control, and downtime may also cause
significant financial damage for ATM users.
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Opening Case- Charles Schwab

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Considered the only retail operation to have


successfully adapted its business to the
Web
Built on the idea of eliminating stockbrokers
and providing only transaction processing
services
Started offering online trading early (using
proprietary software), and was quick to
move to Web trading
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Process Modeling
Documenting a Business
Process

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Alter Information Systems 4th


ed.

Process Modeling

A business process that involves naming


business processes and subdividing them
into their basic elements

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Helps clarify the problem the information


system attempts to solve

Business Process Reengineering


(BPR) = the complete redesign of a
business process using IT
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Ford Reengineers Accounts


Payables Process

Old process:

The receiving department accepted orders


that did NOT match the purchasing order

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Lots of overhead to reconcile the inconsistencies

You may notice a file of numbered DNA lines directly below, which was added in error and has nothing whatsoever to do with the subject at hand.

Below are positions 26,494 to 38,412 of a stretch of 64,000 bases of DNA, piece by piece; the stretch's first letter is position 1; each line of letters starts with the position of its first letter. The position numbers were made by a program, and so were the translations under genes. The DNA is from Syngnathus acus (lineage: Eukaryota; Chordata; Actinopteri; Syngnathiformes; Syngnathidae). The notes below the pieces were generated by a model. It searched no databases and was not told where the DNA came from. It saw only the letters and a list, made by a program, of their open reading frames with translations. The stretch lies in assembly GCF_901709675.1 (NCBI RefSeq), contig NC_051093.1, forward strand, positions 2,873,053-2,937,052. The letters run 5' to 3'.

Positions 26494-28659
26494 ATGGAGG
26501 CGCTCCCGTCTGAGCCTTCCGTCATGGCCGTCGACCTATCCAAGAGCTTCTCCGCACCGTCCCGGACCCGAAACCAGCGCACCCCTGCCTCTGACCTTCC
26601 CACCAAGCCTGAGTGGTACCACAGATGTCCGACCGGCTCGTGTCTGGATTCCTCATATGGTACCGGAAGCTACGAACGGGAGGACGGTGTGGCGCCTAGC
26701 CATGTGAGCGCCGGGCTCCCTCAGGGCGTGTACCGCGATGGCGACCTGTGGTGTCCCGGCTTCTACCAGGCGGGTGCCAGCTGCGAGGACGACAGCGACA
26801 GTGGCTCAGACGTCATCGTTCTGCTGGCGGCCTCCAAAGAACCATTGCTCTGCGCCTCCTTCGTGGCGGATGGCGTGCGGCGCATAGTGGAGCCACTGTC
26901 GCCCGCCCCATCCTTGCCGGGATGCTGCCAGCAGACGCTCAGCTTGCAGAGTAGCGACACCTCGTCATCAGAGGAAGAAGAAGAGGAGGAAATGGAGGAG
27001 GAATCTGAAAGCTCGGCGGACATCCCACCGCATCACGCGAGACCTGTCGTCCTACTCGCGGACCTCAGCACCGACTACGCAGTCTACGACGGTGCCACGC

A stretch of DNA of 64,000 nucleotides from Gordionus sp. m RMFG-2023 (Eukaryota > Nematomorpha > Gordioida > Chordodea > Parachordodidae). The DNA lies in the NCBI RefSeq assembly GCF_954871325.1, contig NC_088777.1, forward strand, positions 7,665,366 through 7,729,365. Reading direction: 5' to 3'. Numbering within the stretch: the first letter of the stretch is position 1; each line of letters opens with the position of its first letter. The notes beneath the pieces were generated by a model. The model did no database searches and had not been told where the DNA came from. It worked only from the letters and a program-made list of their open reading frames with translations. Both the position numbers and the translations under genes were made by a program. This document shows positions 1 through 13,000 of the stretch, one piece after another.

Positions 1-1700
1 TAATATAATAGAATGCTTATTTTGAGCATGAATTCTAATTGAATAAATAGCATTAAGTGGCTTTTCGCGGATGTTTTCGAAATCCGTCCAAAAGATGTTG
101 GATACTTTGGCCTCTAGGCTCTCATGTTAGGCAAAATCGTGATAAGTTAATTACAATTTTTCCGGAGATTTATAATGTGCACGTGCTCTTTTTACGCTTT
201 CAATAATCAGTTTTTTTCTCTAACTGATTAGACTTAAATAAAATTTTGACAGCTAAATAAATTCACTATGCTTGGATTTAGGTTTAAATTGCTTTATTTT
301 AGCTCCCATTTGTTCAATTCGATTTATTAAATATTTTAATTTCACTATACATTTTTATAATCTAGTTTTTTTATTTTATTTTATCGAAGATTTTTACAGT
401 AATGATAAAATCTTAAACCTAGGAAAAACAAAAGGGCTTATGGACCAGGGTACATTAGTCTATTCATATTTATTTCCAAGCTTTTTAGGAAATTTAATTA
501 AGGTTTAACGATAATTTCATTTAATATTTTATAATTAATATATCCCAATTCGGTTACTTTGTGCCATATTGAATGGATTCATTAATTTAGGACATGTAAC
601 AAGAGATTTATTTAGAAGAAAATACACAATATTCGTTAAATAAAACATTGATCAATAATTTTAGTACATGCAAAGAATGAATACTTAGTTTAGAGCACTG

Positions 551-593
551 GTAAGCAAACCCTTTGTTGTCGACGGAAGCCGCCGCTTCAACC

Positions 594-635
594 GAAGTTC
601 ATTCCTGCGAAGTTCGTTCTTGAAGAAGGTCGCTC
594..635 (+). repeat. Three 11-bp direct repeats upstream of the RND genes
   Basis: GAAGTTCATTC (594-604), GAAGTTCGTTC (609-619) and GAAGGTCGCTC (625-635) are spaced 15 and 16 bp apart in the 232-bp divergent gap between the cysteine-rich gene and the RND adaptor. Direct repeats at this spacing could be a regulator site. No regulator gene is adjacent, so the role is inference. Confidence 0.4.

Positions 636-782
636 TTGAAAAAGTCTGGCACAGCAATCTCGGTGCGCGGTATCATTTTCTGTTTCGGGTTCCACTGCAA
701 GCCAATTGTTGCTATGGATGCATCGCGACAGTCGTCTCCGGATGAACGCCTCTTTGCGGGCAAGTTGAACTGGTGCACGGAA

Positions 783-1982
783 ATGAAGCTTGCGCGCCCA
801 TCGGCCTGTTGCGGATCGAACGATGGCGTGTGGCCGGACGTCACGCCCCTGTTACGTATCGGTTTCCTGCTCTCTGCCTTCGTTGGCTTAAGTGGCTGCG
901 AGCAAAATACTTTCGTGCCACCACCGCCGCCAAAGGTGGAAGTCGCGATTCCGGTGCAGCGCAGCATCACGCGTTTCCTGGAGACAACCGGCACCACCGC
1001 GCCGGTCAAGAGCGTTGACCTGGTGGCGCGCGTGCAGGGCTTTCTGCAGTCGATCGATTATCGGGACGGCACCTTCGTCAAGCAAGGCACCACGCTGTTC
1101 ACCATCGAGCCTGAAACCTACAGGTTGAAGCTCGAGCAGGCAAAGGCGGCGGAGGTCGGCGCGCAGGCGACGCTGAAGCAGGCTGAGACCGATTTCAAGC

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Ford Reengineers Accounts


Payables Process

Context Diagram:

List all Outputs of Accounts Payable Process


Cheque to Vendor
Report to Accounting System

List all Inputs of Accounts Payable Process


Purchase Order
Invoice
Report (s) from Loading Dock

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Ford Reengineers A/P Process


Old Process Flow:
1.
2.
3.
4.
5.
6.

Manager needing item fills out purchase order


Purchase order approved
Purchase order sent to vendor
Vendor ships (partial) order, mails invoice
(Partial) Order arrives at (one of many) loading docks.
Clerk fills out list of items received.
If approved purchase order = invoice = list of items
received at loading dock, Then
cut cheque and mail

Else
try to resolve discrepancy

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Ford Reengineers Accounts


Payables Process

New process:

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ONLY shipments that match the purchase


order are accepted
Matching done using shared database
Checks cut by computer, 500 accountants
reassigned

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The business process was changed, by


eliminating steps that did not add value
The new information system was
successful only because of the
reorganized work flow

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Data Flow Diagrams (DFDs)

Represent the flow of data between


different processes within a system

Key points:

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Simple & intuitive, not focusing on details


Describe what users do,
do rather than what
computers do
Focus only on flows of information
Ignore flows of materials, decision points, etc.
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Data Flow Diagrams (DFDs)

Classical DFDs Limit analysis to flow of


information
Suggested improvements: include everything
Add material flows, order of flows, controls,
importance
All of which are important, but impossible to
understand all at once

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Cognitive overflow!!!
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Figure 3.1